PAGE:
Ex-soldier Bill Shaw's battle for Afghan jail release

Bill Shaw with his MBE medal Bill Shaw has been made an MBE for his services in the armed forces

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The family of a British former serviceman in prison in Kabul say the UK government is not doing enough to get him released.

Bill Shaw, 52, from Leeds, West Yorkshire, was given a two-year sentence in April after he was found guilty by the newly-established anti-corruption court of bribery charges.

He was working for G4S, a company providing security for the British Embassy in Kabul.

In court, Shaw admitted paying for the release of two impounded vehicles last October but insisted he thought he was paying a legitimate fine, not offering a bribe.

He and his family have protested his innocence from the beginning. However, after a trip to visit him in Kabul, they feel disillusioned.

His wife, Liz, says: "He feels as though he's just been left there to carry the can and he's questioning why more isn't being done?

"We've written to the Queen, the prime minister, the foreign secretary and all we get are stock replies."

The government has said it would leave direct intervention in the case until after an appeal has been heard.

However, no date for a hearing has been set and it could be as much as two months away.

Shaw's daughter, Lisa Luckyn-Malone, from Dover, in Kent, says: "He needs help far sooner than that. He's in a pretty bad way out there and I think he's struggling.

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This is the kind of person we should protect if we are to honour the military covenant”

End Quote Charlie Elphicke Dover and Deal MP

"He's trying to put on a brave face but a man can only take so much. He needs help sooner rather than later."

That "brave face" can be seen in a letter penned by Shaw - his first communication with the wider world since being imprisoned - and handed to his family when they visited him.

"I have now been transferred to the infamous Pul-e-Charki prison and just about coping whilst we await the appeal process," it reads.

"The main thing that has helped me and my family during this stressful time is the amount of support and help from our friends and former colleagues, from the many years of service. Thank you."

Ms Luckyn-Malone says her father's 28 years in the Army put him in danger in Pul-e-Charki, where large numbers of Taliban prisoners are also held.

"He's constantly looking over his shoulder. He's got to keep his guard up and he shouldn't be living like this for so long," she says.

Political motives?

The family say Mr Shaw's military past is well-known inside the prison. One Taliban leader reportedly kissed him when he arrived, which they have taken to be a sinister gesture.

Their case has now been taken up by Dover and Deal MP, Charlie Elphicke, part of the new Conservative intake. He is urging the Foreign Office (FCO) to make representations to the Afghan government.

"He has an MBE. He was promoted from the ranks and ended his career as a major and a decorated officer," says Mr Elphicke.

"This is the kind of person we should protect if we are to honour the military covenant and it seems he isn't getting the assistance from the FCO that really he should have.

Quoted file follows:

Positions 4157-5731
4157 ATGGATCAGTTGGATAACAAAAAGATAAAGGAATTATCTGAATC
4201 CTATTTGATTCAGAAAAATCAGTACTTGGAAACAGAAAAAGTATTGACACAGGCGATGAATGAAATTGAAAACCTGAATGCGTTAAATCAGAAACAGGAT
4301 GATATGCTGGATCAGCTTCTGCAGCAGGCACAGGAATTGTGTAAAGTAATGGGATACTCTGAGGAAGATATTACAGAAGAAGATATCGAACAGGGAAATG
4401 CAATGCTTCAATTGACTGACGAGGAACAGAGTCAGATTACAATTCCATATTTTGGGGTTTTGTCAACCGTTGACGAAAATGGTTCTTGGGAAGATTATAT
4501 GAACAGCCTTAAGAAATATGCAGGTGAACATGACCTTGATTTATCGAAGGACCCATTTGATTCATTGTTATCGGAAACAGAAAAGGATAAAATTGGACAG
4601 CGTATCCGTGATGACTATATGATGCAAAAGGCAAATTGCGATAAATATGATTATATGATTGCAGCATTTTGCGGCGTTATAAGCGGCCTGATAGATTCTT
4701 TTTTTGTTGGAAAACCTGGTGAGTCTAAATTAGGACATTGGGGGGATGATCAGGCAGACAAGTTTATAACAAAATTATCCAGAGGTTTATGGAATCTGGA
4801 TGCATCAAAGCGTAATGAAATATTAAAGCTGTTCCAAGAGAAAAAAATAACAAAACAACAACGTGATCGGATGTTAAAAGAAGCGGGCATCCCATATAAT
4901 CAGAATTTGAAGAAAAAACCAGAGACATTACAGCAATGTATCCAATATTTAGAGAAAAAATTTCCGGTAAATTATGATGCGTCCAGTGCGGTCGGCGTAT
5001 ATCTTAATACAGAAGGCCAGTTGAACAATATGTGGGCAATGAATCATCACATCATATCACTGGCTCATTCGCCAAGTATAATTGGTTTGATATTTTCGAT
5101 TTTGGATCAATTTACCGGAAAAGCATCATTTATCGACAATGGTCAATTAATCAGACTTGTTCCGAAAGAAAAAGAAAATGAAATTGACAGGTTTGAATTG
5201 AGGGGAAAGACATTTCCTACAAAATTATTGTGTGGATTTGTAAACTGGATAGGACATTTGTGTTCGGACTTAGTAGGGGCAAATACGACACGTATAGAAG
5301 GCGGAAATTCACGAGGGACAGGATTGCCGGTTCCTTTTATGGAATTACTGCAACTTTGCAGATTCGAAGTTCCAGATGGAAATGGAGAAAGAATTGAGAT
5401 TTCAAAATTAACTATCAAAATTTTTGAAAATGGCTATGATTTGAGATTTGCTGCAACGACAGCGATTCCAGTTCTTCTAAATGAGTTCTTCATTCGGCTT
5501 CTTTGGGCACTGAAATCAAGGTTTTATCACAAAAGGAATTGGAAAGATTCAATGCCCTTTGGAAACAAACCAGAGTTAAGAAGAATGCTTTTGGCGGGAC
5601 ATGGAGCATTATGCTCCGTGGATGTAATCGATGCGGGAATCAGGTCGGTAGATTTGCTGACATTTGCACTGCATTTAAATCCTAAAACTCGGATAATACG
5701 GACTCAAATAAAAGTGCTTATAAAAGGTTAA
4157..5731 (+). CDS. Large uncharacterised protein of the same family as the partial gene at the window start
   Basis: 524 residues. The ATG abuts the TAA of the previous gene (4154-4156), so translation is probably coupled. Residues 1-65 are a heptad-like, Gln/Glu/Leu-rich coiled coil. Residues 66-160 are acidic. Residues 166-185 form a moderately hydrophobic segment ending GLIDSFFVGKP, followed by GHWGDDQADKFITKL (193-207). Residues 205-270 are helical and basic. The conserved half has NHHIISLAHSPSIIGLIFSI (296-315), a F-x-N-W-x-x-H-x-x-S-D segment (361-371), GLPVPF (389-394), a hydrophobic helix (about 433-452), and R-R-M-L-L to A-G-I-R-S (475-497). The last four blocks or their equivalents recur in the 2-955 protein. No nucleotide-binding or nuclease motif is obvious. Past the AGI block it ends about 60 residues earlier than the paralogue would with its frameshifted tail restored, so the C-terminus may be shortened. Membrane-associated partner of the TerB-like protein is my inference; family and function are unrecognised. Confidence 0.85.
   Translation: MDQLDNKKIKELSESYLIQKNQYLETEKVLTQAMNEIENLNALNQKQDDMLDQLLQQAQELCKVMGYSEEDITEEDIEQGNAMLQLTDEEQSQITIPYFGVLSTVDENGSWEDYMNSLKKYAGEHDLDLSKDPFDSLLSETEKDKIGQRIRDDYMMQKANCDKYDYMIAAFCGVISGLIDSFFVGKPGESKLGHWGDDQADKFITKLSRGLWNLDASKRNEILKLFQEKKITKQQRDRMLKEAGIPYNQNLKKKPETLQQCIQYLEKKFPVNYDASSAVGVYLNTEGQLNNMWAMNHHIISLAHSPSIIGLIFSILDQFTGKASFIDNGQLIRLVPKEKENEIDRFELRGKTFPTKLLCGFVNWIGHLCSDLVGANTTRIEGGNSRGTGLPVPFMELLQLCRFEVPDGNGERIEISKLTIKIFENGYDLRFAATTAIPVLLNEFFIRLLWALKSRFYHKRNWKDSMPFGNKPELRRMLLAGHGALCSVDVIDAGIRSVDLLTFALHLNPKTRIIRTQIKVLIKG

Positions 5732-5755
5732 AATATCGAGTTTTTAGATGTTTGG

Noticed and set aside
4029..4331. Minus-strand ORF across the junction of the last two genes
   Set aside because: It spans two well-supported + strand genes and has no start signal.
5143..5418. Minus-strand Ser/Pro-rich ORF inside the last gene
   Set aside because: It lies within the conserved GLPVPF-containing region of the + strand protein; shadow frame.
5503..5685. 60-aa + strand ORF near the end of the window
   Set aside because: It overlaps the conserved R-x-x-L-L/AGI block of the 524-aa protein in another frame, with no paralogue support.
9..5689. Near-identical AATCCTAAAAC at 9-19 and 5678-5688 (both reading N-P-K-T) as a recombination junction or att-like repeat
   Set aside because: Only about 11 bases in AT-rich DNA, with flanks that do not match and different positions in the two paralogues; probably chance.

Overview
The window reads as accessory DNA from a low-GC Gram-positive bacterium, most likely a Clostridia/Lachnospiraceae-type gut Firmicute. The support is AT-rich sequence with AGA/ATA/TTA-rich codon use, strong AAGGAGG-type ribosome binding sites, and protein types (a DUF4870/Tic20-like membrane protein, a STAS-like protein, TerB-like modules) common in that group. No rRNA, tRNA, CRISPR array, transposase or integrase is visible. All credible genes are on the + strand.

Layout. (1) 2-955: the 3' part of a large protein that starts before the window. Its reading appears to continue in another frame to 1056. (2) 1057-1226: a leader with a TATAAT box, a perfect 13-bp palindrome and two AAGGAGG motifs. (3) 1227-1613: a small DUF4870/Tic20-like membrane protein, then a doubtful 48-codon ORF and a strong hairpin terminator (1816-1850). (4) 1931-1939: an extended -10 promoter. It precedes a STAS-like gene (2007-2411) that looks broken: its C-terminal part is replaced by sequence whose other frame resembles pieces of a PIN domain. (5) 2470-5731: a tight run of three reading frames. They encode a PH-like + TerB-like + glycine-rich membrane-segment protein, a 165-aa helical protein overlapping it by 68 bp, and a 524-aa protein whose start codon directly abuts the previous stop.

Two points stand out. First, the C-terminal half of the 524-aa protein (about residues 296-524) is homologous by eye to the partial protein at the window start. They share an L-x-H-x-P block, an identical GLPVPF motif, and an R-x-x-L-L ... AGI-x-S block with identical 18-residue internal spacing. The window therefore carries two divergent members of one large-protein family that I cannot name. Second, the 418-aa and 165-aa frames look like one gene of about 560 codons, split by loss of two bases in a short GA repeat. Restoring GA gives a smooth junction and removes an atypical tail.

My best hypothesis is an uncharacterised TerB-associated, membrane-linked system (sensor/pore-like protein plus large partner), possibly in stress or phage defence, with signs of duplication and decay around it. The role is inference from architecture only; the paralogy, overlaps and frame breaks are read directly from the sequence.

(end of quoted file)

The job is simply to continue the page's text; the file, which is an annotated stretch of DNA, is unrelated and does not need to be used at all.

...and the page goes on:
Liz Shaw and Lisa Luckyn-Malone After visiting Kabul, the family believe the government is doing too little

"Overshadowing this seems to be an issue of a political nature.

"The previous government was busy criticising the Afghan regime for having corrupt officials. There's more than a hint of suspicion the Afghan regime wanted to show that British people are also corrupt."

Mr Elphicke raised the issue in his maiden speech in the Commons, and hopes to meet a Foreign Office minister this week.

He says several other Tory MPs support him and are ready to go public if there is no change of tack from the government.

The family's Facebook campaign, Free Bill Shaw, is also filled with outrage, much from people who say they are servicemen.

One post reads: "An absolute scandal, I cannot believe our government still haven't done anything. As a serving soldier I feel betrayed on this man's behalf that our country still has not demanded his release."

The Foreign Office says it is following the case closely.

"We are continuing to provide consular assistance to Mr Shaw, including frequent visits to see him, and working to ensure the best possible treatment and facilities.

Rocket attacks

"We have been in frequent contact with Mr Shaw's family and employers."

However, Ms Luckyn-Malone says her father told her no-one had visited from the embassy in the previous nine weeks.

"The FCO have not been personally in touch with us of their own will.

"It's been through us writing to them asking for explanations, and we've had fairly standard letters back. That's it. Nothing's been explained to us, there have been no reassurances."

While they were in Kabul, the family experienced rocket attacks and demonstrations but they also praised local people for their kindness and hospitality.

Back home in Dover, Ms Luckyn-Malone's eight-year-old daughter Madeleine tells how she told her school assembly about writing to the Queen for help.

The family TV has been tuned more than ever before to rolling news. But recent trips to Kabul by William Hague and David Cameron brought no good news.

"We sit there in anticipation that something might be being said out there, excited that this might be the moment that can lead to dad's release," says Ms Luckyn-Malone.

"But then we feel very disappointed when the moment is passed and you realise perhaps he's a small fish in a very big ocean and not even being touched upon."

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